Embracing the Air Blade

| October 3, 2008 | 3 Comments

One veteran instructor’s personal journey towards acceptance (and her tips for instruction!)

“Miss Cortez, are we going to spin the Air Blade this year?”

My initial response to this revolutionary piece of color guard equipment was negative.  I enjoy spinning weapon.  Double time is taught to the rifles because the busted-blood-vessel-ratio to achievement level is about equal.  Mystery bruises should be part of the color guard experience.  The whimsical Air Blade didn’t satisfy the necessary brutality.

Besides, after watching one of my favorite drum corps spin the Air Blade, and the YouTube video used to showcase the Air Blade, I was convinced that the infinite many ways to handle the equipment wasn’t something I wanted to fit into my already limited rehearsal time.

I prefer an equipment book with specific checkpoints; cheater tape is used for hand positions that fit the metronome counts.  It is highly desirable to have an equipment book that is clean and well-executed by the first performance.

Other excuses I used:

  • “The team is practically new this year with 82% first years,”
  • “Every other team will be using the Air Blade because it is the latest trend.”
  • “I don’t know if I want to put this equipment on the field and use it just like a rifle…”

A delightful call from the band director’s wife changed my path…


Here is a sample of my initial fear:

  • How do I teach this Air Blade?
  • How do I teach it right the first time?
  • In my opinion and experience, unique equipment and props can have an “either / or” effect on your show design.  It will either look fabulous or look like your hard-working team can not maturely accomplish the task given to them.  As a coach, you could walk away from the season thinking, “I will never try that again.”
  • Coordination and careful planning is a must when spinning something unusual.  Maybe you have seen the huge T-flag wrap around a Tuba and felt sorry for the bad contest moment?  Maybe you have witnessed the wonderful windy-wrap of butterfly wings that had your soloist looking like a cocoon?”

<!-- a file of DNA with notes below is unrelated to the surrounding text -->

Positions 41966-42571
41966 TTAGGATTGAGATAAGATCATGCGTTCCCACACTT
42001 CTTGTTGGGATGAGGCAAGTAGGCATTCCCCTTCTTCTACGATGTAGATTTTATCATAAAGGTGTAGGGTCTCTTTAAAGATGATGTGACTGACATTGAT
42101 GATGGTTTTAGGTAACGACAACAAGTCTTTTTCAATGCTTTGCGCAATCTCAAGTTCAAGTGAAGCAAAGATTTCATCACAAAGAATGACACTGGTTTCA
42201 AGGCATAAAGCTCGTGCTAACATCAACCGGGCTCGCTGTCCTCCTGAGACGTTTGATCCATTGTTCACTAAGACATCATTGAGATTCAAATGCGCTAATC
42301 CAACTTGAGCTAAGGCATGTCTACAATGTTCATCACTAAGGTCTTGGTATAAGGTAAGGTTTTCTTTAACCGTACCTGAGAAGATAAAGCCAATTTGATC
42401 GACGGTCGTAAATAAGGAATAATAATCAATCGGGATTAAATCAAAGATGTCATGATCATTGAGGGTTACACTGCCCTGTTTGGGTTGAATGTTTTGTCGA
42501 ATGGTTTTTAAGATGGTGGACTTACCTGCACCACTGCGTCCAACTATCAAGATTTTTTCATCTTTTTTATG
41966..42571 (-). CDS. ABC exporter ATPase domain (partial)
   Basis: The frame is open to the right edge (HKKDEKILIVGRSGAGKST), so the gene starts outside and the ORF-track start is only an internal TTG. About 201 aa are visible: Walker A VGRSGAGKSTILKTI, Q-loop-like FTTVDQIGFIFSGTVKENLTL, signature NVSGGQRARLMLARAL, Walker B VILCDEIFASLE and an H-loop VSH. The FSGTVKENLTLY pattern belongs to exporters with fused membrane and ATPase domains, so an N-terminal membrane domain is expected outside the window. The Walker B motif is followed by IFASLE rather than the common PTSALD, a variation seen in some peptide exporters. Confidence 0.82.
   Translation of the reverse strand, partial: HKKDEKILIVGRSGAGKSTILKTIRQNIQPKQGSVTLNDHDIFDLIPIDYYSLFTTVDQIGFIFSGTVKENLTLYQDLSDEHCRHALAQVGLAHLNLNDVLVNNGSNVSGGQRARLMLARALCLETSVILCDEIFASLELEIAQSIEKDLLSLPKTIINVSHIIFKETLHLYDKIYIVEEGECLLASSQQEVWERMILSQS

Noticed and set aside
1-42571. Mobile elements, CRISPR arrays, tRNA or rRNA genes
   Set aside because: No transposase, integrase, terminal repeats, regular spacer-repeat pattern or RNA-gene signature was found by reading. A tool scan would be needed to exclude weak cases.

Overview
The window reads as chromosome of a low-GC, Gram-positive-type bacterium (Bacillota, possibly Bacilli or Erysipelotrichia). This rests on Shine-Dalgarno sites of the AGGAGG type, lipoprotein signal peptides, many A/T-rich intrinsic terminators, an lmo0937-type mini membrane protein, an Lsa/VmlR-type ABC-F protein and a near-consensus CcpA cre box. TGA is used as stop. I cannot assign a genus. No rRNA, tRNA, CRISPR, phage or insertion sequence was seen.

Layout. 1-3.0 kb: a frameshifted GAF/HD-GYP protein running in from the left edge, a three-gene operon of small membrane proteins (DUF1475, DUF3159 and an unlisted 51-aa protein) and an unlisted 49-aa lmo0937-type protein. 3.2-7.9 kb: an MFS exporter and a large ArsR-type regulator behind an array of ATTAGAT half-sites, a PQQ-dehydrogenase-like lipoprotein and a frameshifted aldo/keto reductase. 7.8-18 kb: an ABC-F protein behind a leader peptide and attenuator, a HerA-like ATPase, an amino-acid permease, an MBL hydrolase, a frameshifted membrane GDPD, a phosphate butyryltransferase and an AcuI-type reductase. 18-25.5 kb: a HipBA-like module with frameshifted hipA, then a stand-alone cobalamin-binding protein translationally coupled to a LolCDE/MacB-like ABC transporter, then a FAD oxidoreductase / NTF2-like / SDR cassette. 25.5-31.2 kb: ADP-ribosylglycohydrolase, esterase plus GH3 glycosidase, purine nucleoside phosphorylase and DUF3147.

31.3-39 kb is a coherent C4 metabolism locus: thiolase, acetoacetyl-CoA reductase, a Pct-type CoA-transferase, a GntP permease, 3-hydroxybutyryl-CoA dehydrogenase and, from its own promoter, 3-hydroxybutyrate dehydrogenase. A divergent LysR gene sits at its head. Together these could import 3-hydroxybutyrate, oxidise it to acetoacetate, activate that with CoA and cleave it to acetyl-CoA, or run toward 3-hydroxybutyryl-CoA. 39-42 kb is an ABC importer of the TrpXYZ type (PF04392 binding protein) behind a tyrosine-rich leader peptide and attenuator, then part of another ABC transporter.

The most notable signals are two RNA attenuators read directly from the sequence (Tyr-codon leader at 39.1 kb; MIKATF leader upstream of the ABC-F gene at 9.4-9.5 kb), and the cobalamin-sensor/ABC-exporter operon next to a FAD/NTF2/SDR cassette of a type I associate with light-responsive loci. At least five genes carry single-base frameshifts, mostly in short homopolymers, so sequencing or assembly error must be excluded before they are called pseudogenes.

My desperation during the phone conversation didn’t wane her.  She believed that I could be a champion of the Air Blade.  Besides, she is one of my biggest fans and the Air Blades were practically delivered during the phone call.

The whole team is spinning Air Blade for the opener.

A mountain was in front of me, research was minimal.  I had to create my own set of basics, choreograph a routine, and overcome the hurdles of teaching Air Blade technique.


If you have spent any time spinning the Air Blade, it is easy to notice it is comparable to a circle.  Eliminate the need to define a front, back, top or bottom and the choreography opens up with infinite many ways to create routines that incorporate integrating the equipment with unique grips.  The mountain decreased in size and intimidation was eventually overcome.

Hurdle #1: What is the Anatomy of an Air Blade?

With a new piece of equipment in color guard, this could potentially become the Tower of Babble.

The hurdle was overcome by naming the many parts of the Air Blade with easy-to-remember, logical names.  The terms of Tip, Bottom, Large Curve, and Small Curve are comparable to using “North, South, East and West” when giving directions.  The actual hand placement point where the Bone meets the box is communicated “Bone 2 Small Curve.”  Here is what I taught:


Air Blade with descriptive labels


Hurdle #2: What are the Basics of an Air Blade?

Rifle Spins, Drop Spins, Carves, 27 Points in Space, “Guitar Hero” Carve, Tosses

  • Right Hand Rifle Spins: Considering that there isn’t a front or back, typical rifle right-hand position is demonstrated with the “Small Curve to the floor, Tip to the right” or the “Tip to the left.”  “Push and Squeeze” is used to demonstrate one spin.
  • Right-Shoulder Drop Spins: Tip Up, Small Curve to the left, Left hand on Box 4 Small Curve, (Thumb up), and Right Hand on Box 2 Large Curve (Thumb up).  Drop it into the left hand grasping at Bone 2 Small Curve
  • Carves and “Guitar Hero” Carve:  Just grab it where you want to and carve the air, the trick is defining the body and the equipment in relationship to the body.  The “Guitar Hero” Carve was fun to teach.  Put the equipment down and “Air Guitar” with huge straight-arm circles.  Teach the point in space that you want to initiate the “strum” and end the “strum.”  Pick up the Air Blade with the right hand-thumb up, Bone 2 Small Curve to the right, Tip down.  Stand in a Left Lunge, put the Air Blade straight out from the shoulder and strum down (continue as far as your imagination will take you).